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Sunday, July 22, 2012

CAROL LYNLEY, Ginger Rogers, Vince Edwards, Hitchcock




CAROL LYNLEY, Ginger Rogers, Vince Edwards, Hitchcock - 3 DVDs 7 gems - FREE SHIP

Vol 1

Alfred Hitchcock Presents
The Young One
Original Air Date: 1 December 1957
Director: Robert Altman
Writers: Sarett Rudley (teleplay), Phillip Goodman (story), and 1 more credit »
Stars: Alfred Hitchcock, Carol Lynley and Vince Edwards

Blue Denim (1959)
Director: Philip Dunne
Writers: Philip Dunne, James Leo Herlihy (play), and 2 more credits »
Stars: Carol Lynley, Brandon De Wilde, Macdonald Carey & Marsha Hunt

The Alfred Hitchcock Hour
Final Vow
Director: Norman Lloyd
Writer: Henry Slesar (story)
Stars: Carol Lynley and Clu Gulager
Original Air Date: 25 October 1962

Volume 2

Bunny Lake Is Missing (1965)
Director: Otto Preminger
Writers: John Mortimer (screenplay), Penelope Mortimer (screenplay)
Stars: Keir Dullea, Carol Lynley and Laurence Olivier

Night Gallery: The Waiting Room/Last Rites For A Dead Druid
Original Sir Date: 26 January 1972
Bruce: Bill Bixby. Jenny: Carol Lynley. Mildred: Donna Douglas. Bernstein: Ned Glass. Rod Serling is the host.

Volume 3

The Cat and the Canary (1978) Carol Lynley, Honor Blackman
With Michael Callan, Edward Fox. Directed by Radley Metzger.

Frank Willard's 1927 stage play The Cat and the Canary was filmed several times before this 1978 version saw the light of day. In the story, Annabelle West (Carol Lynley) is one of several potential heirs to a huge fortune. Brought to his foreboding mansion to learn who will benefit from his death, the anxious heirs must sit still for the deceased's taped recitation of his bequests. The dead man, Cyrus West (Wilfred Hyde-White), takes advantage of the occasion to scold his greedy and unpleasant relatives. He leaves behind several posthumous practical jokes which drive his points home. It's a rainy night, the mansion is full of surprises, most of the heirs are an anxious, unpleasant lot, and at least one of them is not above committing murder to have his way. ~ Clarke Fountain, All Movie Guide

Carol Lynley as HARLOW (1965) Ginger Rogers as Mama Jean

NY Times, May 1965
"The "Harlow" based on Mr. Shulman's handiwork still lurks around the bend, trumpets blaring. Meanwhile, at the Paramount, is the race-winner penned by Karl Tunberg and shot, in the short-cut Electronovision process, apparently before the ink dried. The picture took eight days for filming, the last two due to inclement weather. It didn't rain long enough.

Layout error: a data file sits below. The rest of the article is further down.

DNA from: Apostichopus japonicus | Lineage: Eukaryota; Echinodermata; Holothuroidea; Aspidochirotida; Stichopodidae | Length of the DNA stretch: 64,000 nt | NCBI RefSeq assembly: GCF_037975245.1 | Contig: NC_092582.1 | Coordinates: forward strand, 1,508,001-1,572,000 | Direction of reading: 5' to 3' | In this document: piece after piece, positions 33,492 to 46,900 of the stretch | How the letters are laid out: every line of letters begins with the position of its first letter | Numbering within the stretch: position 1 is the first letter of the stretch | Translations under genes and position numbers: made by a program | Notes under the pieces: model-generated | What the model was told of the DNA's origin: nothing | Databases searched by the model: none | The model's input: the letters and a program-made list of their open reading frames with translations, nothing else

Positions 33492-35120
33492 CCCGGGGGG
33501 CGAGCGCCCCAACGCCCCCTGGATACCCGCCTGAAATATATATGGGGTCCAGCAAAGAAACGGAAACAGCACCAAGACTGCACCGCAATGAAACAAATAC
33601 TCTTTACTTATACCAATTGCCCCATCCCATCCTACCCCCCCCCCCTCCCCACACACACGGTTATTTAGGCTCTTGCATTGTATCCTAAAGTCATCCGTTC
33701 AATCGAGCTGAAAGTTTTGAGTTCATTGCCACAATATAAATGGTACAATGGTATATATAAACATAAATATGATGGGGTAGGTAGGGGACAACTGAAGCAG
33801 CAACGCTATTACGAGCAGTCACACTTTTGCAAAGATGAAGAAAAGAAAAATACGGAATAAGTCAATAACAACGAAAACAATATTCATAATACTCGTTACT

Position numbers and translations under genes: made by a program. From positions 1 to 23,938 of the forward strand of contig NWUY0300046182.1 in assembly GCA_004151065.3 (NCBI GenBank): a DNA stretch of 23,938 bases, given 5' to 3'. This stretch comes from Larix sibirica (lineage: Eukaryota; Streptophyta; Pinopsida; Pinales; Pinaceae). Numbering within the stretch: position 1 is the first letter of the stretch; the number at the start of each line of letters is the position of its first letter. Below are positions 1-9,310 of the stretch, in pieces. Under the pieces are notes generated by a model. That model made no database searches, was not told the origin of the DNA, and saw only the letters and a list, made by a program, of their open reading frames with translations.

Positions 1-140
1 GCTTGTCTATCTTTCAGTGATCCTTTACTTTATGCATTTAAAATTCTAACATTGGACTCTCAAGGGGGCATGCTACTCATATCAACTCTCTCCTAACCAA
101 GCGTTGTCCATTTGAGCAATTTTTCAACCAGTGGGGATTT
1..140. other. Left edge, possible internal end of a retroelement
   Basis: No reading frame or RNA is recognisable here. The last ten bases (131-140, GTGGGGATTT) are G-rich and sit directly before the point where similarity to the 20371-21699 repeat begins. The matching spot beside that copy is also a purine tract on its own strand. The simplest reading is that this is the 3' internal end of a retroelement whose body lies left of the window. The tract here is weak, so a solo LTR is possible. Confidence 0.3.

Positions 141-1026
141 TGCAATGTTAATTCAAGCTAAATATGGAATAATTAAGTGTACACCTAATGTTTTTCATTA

There is, front, center and anything but alluring, Carol Lynley as the nation's movie sex goddess of the thirties. She squeaks, occasionally furrows her youthful brow and twitches her nostrils.

Let's round out the cast. There's Ginger Rogers, as the star's whining, pushing mother; Barry Sullivan, as the girl's lazy, avaricious stepfather; Efrem Zimbalist Jr., as a lofty-nosed actor the heroine finally loves. Hurd Hatfield plays Paul Bern, her "incapable" producer-husband, and Jack Kruschen is Louis B. Mayer, depicted here as a kind of realistic, owlish Santa Claus.

All these, and unfortunates, under Alex Segal's direction, lope through the vignettes of this bony, bargain-basement appraisal of a famous, misguided and tragic young woman. The story, at least as souped up here, never suggests the evolution of a fine comedienne—an actress who learned—whose radiant, white-hot image brightened the screen, glowed and dimmed.

The picture has the tough-minded young heroine falling into her choice "Hell's Angels" role and then battling her mother, stepfather and studio over her sex synonymity, seeking solace in a doomed marriage and finally expiring, rather mysteriously, attended by true love (Mr. Zimbalist) as "Mr. Mayer" intones, "May God rest her soul." Most of the dialogue is atrocious. The picture hovers over the sequence of her tragic alliance with the suicidal Mr. Bern—a brief, amoral aftermath—with peephole solicitude.

Hermione Baddeley totters in with motherly advice to the heroine, playing Marie Dressler. Michael Dante, as a professional lover, clips off the film's most telling line to Miss Lynley: "Everybody has problems. But you stars are the ones who can afford to have them."

The Electronovision rush job on Miss Harlow's life and career is also a dimly-lit business technically. Maybe it's just as well. This much is for sure: Whatever the second "Harlow" picture looks and sounds like, it can't be much worse than the first.

B/W - Overall good quality for this low budget opus filmed in 8 days in EARLY videotape style media.

In DVD/CD sleeves, photo labels. Guaranteed, replaced with same title.
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3 DVDs in DVD/CD sleeve, photo label. Guaranteed, replaced with same title.
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